4. Would my spouse incur a reduction to his survivor annuity if he files against his own small Social Security account (affected by WEP)?
Q. I am a former employee that left employment with the federal government three years ago. I was under the old CSRS Offset system (23 years). I am 59 years old. It is my understanding that I can apply for my retirement at age 62. How do I go about doing that? Do I contact the Office of Personnel Management in Boyers, Pa.? Also, what forms do I need to complete? Is it possible to receive my retirement sooner than age 62? Do you have contact information for the OPM office?
I also participated in FERS (Thrift Savings Plan only, no match). How do I access these funds? Do you have the contact information for the TSP? Read the rest of this entry »
Q. I am a government worker under CSRS Offset. I was told that I cannot keep working as a government worker full time and draw Social Security at age 66. Is this correct?
Q. I am in CSRS Offset. I am 56 with 29 years of Veterans Affairs Department service. Do I have to wait until November 2014, when I will have 30 years of service, before I can obtain retirement benefits? My service was involuntarily interrupted when I was “laid off” for a three-month period. It was never technically referred to as a reduction in force, but I did obtain unemployment during that period. Is there any way I can get credit for that?
Q. I have prior CSRS service with a break in employment. I am now CSRS Offset. I did not get health insurance when I returned to service because I was covered by the Veterans Affairs Department. I picked it up during open season the following year. I can retire in two years at age 62. I will need one more year to have my five years to carry my health insurance into retirement for my disabled husband. The trouble is, I have terminal cancer. My life expectancy is two years. I hope to make it to retirement but worry beyond that. I have been told I can ask for a waiver from the Office of Personnel Management because I am terminal. Is this correct?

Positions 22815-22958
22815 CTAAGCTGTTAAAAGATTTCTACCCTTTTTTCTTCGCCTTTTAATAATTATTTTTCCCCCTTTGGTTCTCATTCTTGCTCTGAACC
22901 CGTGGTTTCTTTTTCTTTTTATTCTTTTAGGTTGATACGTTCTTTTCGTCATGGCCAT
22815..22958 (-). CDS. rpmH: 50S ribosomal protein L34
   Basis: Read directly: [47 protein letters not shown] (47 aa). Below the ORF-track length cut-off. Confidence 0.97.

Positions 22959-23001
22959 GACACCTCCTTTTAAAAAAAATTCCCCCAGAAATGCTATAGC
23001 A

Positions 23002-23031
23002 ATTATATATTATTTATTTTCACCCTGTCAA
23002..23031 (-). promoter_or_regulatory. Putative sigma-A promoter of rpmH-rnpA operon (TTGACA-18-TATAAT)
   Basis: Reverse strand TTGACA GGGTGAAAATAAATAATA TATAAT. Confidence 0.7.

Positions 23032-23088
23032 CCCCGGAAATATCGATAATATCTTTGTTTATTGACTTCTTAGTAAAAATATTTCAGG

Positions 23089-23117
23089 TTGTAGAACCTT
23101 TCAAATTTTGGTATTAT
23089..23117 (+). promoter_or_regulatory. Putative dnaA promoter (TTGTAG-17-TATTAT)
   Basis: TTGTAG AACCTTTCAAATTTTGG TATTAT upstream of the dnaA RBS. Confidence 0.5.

Q. I just received my federal retirement benefits statement from human resources. I noticed that my prior service (federal law enforcement officer April 16, 1984 to Sept. 27, 1986) is listed as CSRS Offset. I took my current job (federal law enforcement officer March 23, 1987-present) and am covered under FERS. According to the Federal Erroneous Retirement Coverage Correction Act, shouldn’t I have been offered CSRS coverage instead of FERS?
Q. Now that I’ve reached age 62, the Office of Personnel Management has informed me that my CSRS Offset goes into effect. Fine. I’ve received a number of written indications of what my pension’s reduced amount will be and that amount received on Sept. 3. Now how and when does the Social Security amount get added? I’ve not heard one word about that.
In June, I started calling. The Social Security Administration said I had to apply for it. The OPM agent said it was automatic after they figured out the offset amount, but nothing from OPM suggests that they give a hoot about the SS amount of my pension.
I’m totally confused. No retirement seminar I took prior to retirement ever mentioned how this was to transpire, and I never thought to ask the question until now.